Is Drug Addiction A Disease
Disease of Addiction
Is Addiction Really A Disease?
Is having an addiction problem or struggling from alcoholism a choice or a disease? This has been an ongoing debate in society, which slows down progress in the medical treatment of addiction. At GateHouse Treatment, we strongly believe in 3 things:
- The stigma of addiction is associated with misconceptions behind why people suffer from chemical dependency issues.
- Instead of battling opinions and ideas between differing beliefs, today we have the medical technology and research capacity to reach far more educated conclusions about addiction.
- Addiction is accepted as the disease in the DSMV, a manual which describes disorders and conditions for diagnostic purposes.
Advances in neuroscience and imaging technology have allowed the American Medical Association and the American Society of Addiction Medicine to classify addiction as a chronic, often relapsing brain disease that causes compulsive use of mind or mood-altering substances, despite harmful consequences to the suffering individual and to those around.
Similar to other brain diseases, cancer, and cardiovascular disease, Addiction has been said to be extremely complicated to understand. There are however, characteristics that present themselves consistently among most addicted individuals.
A study published in the New England Journal of Medicine, highlighted three main symptoms of addiction:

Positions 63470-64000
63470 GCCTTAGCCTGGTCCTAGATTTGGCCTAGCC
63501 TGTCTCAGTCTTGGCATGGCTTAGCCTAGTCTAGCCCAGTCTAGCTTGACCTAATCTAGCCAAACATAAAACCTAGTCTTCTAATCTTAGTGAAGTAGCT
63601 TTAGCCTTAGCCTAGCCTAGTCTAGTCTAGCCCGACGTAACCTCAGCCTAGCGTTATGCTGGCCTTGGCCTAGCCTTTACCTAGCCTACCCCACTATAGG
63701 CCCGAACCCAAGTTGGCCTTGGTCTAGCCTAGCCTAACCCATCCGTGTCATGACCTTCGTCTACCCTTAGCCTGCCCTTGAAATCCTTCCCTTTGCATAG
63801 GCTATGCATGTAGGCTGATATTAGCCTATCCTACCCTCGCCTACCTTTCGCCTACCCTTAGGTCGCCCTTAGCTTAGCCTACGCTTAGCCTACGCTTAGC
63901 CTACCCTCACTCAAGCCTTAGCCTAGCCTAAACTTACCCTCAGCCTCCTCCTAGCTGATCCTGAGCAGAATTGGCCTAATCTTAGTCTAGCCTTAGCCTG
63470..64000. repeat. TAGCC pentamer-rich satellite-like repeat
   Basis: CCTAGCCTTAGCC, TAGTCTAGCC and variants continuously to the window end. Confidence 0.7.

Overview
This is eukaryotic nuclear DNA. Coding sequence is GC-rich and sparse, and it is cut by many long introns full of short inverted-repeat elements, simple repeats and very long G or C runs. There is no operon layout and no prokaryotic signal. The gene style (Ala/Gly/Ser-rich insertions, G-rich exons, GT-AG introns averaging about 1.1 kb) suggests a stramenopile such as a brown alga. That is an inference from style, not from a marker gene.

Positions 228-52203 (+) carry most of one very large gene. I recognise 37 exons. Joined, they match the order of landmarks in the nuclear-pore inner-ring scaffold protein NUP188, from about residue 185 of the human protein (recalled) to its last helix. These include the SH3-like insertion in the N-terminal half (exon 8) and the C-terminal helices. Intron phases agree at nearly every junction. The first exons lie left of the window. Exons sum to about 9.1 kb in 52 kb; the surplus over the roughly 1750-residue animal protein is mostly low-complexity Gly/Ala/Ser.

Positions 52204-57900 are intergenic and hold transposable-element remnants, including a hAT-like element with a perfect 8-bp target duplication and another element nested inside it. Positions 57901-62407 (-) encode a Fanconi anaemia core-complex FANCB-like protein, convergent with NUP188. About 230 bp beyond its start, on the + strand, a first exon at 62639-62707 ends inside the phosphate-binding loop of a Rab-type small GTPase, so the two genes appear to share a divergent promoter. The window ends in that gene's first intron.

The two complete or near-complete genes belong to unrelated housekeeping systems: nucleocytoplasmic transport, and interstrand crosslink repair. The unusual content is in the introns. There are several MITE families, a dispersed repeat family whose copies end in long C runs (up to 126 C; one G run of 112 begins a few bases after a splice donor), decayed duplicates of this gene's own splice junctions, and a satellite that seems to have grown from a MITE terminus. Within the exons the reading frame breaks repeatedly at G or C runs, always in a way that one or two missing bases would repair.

- Desensitized reward circuits in the brain
- Specific to the substance the person is dependent on, higher conditioned responses
- Lowered decision making and self-regulation functions in respective brain regions
Once addiction symptoms are identified and recognized systematically within the brain, scientists have been able to narrow their research capacity to the areas of the brain and chemicals known to be associated with these functions and behaviors.
History of The Disease Model
Dr. Benjamin Rush was the first to introduce the idea of the disease model back in 1784. The concept did not gain much traction until much later when Alcoholic Anonymous was founded in the 1930’s. Today, even though most medical professionals agree it’s a disease and there is an entire industry centered in its treatment, society has only begun making progress around the stigma of addiction.
Alcoholics Anonymous when established in 1935, became the dominant treatment model for addiction. In Step One of AA, it states that the alcoholic is powerless over alcohol, and as a result, their life comes unmanageable.
Also in the Alcoholics Anonymous Big Book is the Doctor’s Opinion-which introduced the idea of addiction as being a disease to society at large.
Isn’t Addiction a Choice?
While taking that first drink or drug maybe a choice, what ensues is an altered state of the brain which takes away the ability to choose to continue using or stop. This fact is evidenced by the addict or alcoholic continuing to use regardless of the consequences being faced. At which point, it becomes a brain disease.
Many compare this to smoking cigarettes for years, and developing lung cancer as a result. People don’t question lung cancer or the necessity of treatment. Similarly, a person who kept a diet high in sugar develops diabetes as a result. Treatment is still necessary, or this person could have fatal consequences.
Brain Physiology of Addiction
The dopamine theory of addiction shows that many different substances have different chemical effects on the brain, but still share certain characteristics that are consistent.